$5.15 an hour wont cut it: Campaigns to raise the minimum wage sweep the country

Because Congress has refused to raise the $5.15 an hour minimum wage since 1997, coalitions of labor, religious and community groups are organizing voters to do so, one state at a time. So far 21 states and Washington, D.C., have done so. Similar campaigns are under way in another dozen states.

On June 5 several busloads of low-wage and unemployed workers organized by the Philadelphia Unemployment Project joined hundreds of other Pennsylvanians at the State Capitol in Harrisburg to demand an increase in the state minimum from $5.15 to $7.15 an hour. Organizers say raising the minimum to $7.15 would increase the income of some 427,000 Pennsylvanians by $4,000 a year.

Although on April 5 the state House of Representatives passed an increase to $6.15 in July 2006 and $7.15 in July 2007, Senate Majority Leader David J. “Chip” Brightbill (R-Lebanon) has prevented a similar bill from coming to the Senate floor.

Brandy Russell, an organizer for the Raise the Minimum Wage Coalition, said the bill would likely pass the Senate if it were put to a vote. “I’ve been counting heads and we have a substantial majority of the Senate supporting the $7.15 an hour minimum wage,” he said.

At the June 5 rally, chants included “$7.15 and nothing in between” and “Raise the minimum wage now!”

State Senators Stewart Greenleaf (R-Willow Grove), Vincent Hughes (D-Philadelphia) and Tina Tartaglione (D-Philadelphia) promised to do everything in their power to press the Republican leadership to let the Senate vote.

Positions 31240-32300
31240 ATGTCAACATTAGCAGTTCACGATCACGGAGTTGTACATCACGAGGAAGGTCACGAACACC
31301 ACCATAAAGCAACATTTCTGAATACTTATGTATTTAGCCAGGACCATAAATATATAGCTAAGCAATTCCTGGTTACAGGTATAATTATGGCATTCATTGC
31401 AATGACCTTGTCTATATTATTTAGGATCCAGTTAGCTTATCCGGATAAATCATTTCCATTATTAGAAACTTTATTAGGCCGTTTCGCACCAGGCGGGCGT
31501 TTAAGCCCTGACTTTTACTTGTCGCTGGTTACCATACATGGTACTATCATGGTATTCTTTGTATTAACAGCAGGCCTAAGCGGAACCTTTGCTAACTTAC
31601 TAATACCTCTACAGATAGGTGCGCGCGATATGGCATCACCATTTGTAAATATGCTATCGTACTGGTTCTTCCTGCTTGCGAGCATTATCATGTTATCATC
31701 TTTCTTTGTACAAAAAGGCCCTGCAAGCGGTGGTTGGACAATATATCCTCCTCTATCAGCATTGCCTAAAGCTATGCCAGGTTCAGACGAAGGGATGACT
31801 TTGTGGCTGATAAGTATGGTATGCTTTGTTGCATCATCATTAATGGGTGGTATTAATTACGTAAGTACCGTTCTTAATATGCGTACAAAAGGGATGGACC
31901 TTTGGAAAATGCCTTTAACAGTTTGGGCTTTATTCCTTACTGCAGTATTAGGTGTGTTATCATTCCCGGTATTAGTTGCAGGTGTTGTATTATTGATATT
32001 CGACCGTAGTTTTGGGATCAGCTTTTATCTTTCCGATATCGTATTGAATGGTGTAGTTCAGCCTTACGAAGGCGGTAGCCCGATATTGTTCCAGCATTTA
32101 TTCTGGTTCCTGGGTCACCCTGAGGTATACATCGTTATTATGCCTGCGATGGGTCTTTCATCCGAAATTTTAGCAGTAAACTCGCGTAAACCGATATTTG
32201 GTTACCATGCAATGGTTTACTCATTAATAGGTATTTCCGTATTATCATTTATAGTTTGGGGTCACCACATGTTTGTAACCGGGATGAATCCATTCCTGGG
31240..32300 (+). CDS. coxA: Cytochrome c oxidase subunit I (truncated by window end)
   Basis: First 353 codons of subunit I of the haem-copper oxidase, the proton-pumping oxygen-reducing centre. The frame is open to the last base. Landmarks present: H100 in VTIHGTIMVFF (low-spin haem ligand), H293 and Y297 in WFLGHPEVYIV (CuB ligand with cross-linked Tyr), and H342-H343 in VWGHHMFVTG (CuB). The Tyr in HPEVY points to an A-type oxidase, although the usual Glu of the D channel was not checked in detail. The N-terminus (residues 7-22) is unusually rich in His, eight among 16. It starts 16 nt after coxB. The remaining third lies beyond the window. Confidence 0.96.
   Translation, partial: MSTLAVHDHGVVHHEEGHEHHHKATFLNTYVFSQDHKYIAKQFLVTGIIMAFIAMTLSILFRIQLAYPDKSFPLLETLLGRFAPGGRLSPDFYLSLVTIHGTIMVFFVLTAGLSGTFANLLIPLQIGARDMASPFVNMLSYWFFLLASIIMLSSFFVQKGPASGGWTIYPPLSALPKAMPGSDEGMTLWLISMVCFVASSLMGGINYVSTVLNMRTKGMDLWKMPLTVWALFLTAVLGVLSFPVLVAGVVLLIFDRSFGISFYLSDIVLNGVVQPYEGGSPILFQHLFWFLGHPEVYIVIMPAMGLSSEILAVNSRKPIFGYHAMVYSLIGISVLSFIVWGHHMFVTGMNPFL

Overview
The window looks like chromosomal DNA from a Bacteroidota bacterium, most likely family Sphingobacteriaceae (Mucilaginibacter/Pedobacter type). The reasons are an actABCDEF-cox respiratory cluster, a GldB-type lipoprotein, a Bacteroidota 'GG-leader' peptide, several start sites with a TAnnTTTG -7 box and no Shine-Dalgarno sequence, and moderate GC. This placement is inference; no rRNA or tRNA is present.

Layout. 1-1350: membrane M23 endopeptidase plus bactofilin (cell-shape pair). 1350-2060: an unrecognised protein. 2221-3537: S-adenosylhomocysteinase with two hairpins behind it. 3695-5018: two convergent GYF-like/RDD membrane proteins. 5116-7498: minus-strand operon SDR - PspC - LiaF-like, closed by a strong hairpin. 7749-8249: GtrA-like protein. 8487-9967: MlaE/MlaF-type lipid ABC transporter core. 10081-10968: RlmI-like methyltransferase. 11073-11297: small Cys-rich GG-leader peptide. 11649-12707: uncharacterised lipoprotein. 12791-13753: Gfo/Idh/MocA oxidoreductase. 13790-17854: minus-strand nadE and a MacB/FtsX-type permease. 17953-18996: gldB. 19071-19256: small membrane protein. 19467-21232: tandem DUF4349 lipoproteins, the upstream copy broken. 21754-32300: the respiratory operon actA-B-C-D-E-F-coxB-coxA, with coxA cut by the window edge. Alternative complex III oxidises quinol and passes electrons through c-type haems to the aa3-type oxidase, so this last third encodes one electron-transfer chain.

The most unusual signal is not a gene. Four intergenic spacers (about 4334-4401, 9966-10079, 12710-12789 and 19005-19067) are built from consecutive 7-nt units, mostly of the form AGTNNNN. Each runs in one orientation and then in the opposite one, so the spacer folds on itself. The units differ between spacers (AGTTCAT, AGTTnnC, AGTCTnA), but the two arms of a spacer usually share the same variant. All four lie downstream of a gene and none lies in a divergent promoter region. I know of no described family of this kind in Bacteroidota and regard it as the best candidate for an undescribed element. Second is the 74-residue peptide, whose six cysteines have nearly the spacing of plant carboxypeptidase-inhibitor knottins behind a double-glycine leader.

Linda Williams, a low-wage supermarket worker from Allegheny County, emphasized that even $7.15 an hour is not a living wage and told how working families are suffering.

State AFL-CIO President Bill George warned the lawmakers, “If you don’t increase the minimum wage, you won’t get any votes from AFL-CIO members in November.” George said studies show that, contrary to claims by those who oppose an increase, not one job has been lost due to raising the minimum wage, nor has small business growth decreased.

“Raising the minimum wage is a moral issue and the clergy should be in the forefront of this campaign,” said the Rev. Randy Barge of Philadelphia’s Calvin Presbyterian Church, who chaired the rally.

On June 1 Louisiana became the most recent state to raise its minimum wage, boosting it from $5.15 to $6.15. State Sen. Charles Jones (D-Monroe) tried unsuccessfully to raise it to $7. “I know hospital workers who are so poor that if they get sick they can’t afford to lie in the bed they made this morning because they have no health care,” Jones said.

On April 10 Arkansas hiked its minimum to $6.25. Florida, Michigan and Maine have also recently increased their minimum wages.

In Ohio the Coalition for a Fair Minimum Wage is collecting signatures for a constitutional amendment on the November ballot, to raise the minimum wage from $5.15 to $6.85 with yearly increases for inflation. (See related story, page 4.)

In California the Assembly and Senate have both passed measures to raise the minimum wage from $6.75 to $7.75 by July 2008 and index it to inflation, potentially benefiting over 1.4 million workers. Gov. Arnold Schwarzenegger supports the increase but opposes indexing. Meanwhile, signatures have been submitted for a ballot measure to set the minimum at $8.75 by January 2009 and index it to inflation.

Raising the minimum wage for all workers will be a key issue to get voters to the polls in November, says the Let Justice Roll Living Wage Campaign, a coalition of 60 faith-based and community organizations. “It would take $9 in 2006 to buy what the minimum wage bought in 1968,” said Holly Sklar and the Rev. Dr. Paul Sherry in their report for the coalition. “A just minimum wage is good for workers, business and our future.”